The 3 Most Important Questions to Ask Before Getting a Mortgage
The answers will affect whether your home loan is the right one.
Before you get a mortgage loan, you need to make sure you understand the financial obligations you're committing to. That means there are three crucial questions that you should know the answers to before you commit to taking on this large debt. Here's what they are.
1. What will your monthly payments be?
This question is the most important of all because you never want to consider taking out a mortgage unless you're 100% confident that the monthly payments will easily fit into your budget.
Most often, your monthly payment includes the principal and interest you owe your mortgage lender. That's the amount you need to pay each month to reduce your balance and cover the cost of borrowing. The amount is calculated based on what you need to pay to become debt-free by the end of your mortgage term, which is usually 15, 20, or 30 years.
Many lenders also require you to make a monthly payment towards your taxes and insurance. They collect that money and keep it in a special account, called an "escrow" account. Then when your insurance bill or property taxes are due, the lender pays them out of that account.
If you make a small down payment, then private mortgage insurance (PMI) premiums may also be part of your monthly payment. PMI protects against lenders losing money if they have to foreclose, even though the obligation for paying for this insurance falls on you.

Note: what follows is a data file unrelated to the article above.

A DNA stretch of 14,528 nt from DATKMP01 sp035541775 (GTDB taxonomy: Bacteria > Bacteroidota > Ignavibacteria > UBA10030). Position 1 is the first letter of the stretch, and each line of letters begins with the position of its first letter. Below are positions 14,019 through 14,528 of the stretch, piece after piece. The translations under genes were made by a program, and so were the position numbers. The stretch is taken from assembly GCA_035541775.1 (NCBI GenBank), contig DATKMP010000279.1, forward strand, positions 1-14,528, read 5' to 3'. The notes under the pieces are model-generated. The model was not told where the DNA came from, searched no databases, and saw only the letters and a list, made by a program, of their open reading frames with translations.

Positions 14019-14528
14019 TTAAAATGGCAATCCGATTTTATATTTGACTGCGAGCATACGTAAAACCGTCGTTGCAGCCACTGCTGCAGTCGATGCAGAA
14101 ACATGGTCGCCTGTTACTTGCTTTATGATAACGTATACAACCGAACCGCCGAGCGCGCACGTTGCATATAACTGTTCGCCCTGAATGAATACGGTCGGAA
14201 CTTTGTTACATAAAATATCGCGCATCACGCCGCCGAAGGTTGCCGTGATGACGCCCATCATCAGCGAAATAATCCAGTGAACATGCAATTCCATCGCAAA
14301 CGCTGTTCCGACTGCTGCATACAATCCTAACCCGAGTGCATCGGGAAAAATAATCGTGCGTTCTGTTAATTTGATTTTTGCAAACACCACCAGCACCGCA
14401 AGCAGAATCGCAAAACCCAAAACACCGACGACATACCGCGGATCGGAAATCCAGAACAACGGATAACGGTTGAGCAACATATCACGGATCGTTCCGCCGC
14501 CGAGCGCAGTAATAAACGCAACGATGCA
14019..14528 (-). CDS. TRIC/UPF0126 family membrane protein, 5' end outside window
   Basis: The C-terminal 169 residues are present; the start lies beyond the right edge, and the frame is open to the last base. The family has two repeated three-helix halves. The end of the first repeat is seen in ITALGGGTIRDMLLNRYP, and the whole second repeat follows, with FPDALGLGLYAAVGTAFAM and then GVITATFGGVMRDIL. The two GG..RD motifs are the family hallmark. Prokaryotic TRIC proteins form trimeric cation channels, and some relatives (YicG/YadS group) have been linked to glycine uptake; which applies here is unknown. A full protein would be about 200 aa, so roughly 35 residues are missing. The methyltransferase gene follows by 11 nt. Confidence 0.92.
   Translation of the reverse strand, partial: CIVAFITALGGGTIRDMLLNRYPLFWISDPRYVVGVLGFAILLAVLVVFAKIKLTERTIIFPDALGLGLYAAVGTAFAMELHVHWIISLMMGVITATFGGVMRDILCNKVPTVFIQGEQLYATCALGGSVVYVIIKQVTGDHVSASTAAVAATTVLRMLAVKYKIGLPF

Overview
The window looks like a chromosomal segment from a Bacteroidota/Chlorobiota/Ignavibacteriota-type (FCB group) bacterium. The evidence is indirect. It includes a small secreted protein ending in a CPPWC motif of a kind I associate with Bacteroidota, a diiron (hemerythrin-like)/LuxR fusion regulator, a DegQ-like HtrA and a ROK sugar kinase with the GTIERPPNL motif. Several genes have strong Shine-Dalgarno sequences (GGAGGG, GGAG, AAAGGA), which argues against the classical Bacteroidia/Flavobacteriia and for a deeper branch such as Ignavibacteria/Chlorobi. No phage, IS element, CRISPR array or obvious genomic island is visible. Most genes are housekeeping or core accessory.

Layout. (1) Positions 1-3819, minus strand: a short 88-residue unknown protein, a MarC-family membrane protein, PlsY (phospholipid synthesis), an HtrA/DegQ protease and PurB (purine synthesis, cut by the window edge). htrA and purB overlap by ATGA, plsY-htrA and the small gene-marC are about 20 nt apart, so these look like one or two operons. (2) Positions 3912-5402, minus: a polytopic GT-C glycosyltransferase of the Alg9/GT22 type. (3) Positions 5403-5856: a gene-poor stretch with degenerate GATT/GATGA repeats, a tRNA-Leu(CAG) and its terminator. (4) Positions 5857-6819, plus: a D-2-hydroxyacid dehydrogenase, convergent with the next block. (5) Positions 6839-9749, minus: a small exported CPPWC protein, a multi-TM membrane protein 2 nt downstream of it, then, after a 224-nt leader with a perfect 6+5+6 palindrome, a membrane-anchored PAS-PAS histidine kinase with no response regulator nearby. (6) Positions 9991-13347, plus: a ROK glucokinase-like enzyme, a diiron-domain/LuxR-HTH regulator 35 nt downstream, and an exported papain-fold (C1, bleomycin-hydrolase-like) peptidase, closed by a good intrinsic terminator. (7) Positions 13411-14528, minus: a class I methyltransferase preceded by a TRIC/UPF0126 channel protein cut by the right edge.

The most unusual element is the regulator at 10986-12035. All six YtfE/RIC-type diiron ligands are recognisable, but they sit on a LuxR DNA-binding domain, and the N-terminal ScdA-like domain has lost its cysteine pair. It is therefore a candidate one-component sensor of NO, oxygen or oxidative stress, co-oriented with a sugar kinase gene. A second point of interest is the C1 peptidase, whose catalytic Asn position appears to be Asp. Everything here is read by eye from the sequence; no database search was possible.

It's important to understand the total monthly payment you'll owe and to come up with a budgeting method that shows you can afford the total amount along with your other financial obligations. If you can't, it's a good idea to wait before borrowing.
2. What will the total costs be?
It's also helpful to look at the total amount your loan will cost you over time.
You can expect to pay tens of thousands of dollars in mortgage interest over the entire life of the loan. You should be aware of the total amount you will owe and make sure you're comfortable with it. If you're deciding between different mortgage payoff terms, looking at the total costs can help guide you in the best direction.
A loan that has a shorter payoff time will have higher monthly payments, which may make it seem less attractive. But once you see the total costs and find out how much it saves you over time, you may decide it's actually a better bet for you.
3. Can my monthly payments change over time?
Finally, you need to understand whether your monthly payment could ever change during the loan payoff period.
If you have a fixed-rate loan, then the amount you pay for principal and interest should stay the same during the entire duration of the repayment period. Your monthly payment could go down a bit if you are able to drop mortgage insurance once your loan falls below a set percentage of your loan's value.
Also, it could fluctuate slightly if your insurance or property tax costs change, and you're making monthly payments towards them in your mortgage. But your payment should be largely stable with a fixed-rate loan.
If you have an adjustable-rate mortgage (ARM), however, then you may be at risk of big changes to your monthly payment. That's because your initial starting rate will be guaranteed only for a short time, after which it moves in conjunction with a specific financial index. ARMs can be very risky because if interest rates go up, your monthly payments and total cost could rise considerably.
In situations where your rate is adjustable, you must make sure you can afford payments even if they go up. If you can't, then you probably don't want to take the risk of taking out that loan, since there's no guarantee you'll be able to refinance to a cheaper one in the future.
By asking yourself these three questions, you'll get the information you need to see if the mortgage you're considering makes sense. You don't want to regret your choice to borrow for a home, so it's well worth getting the answers early in the home buying process.
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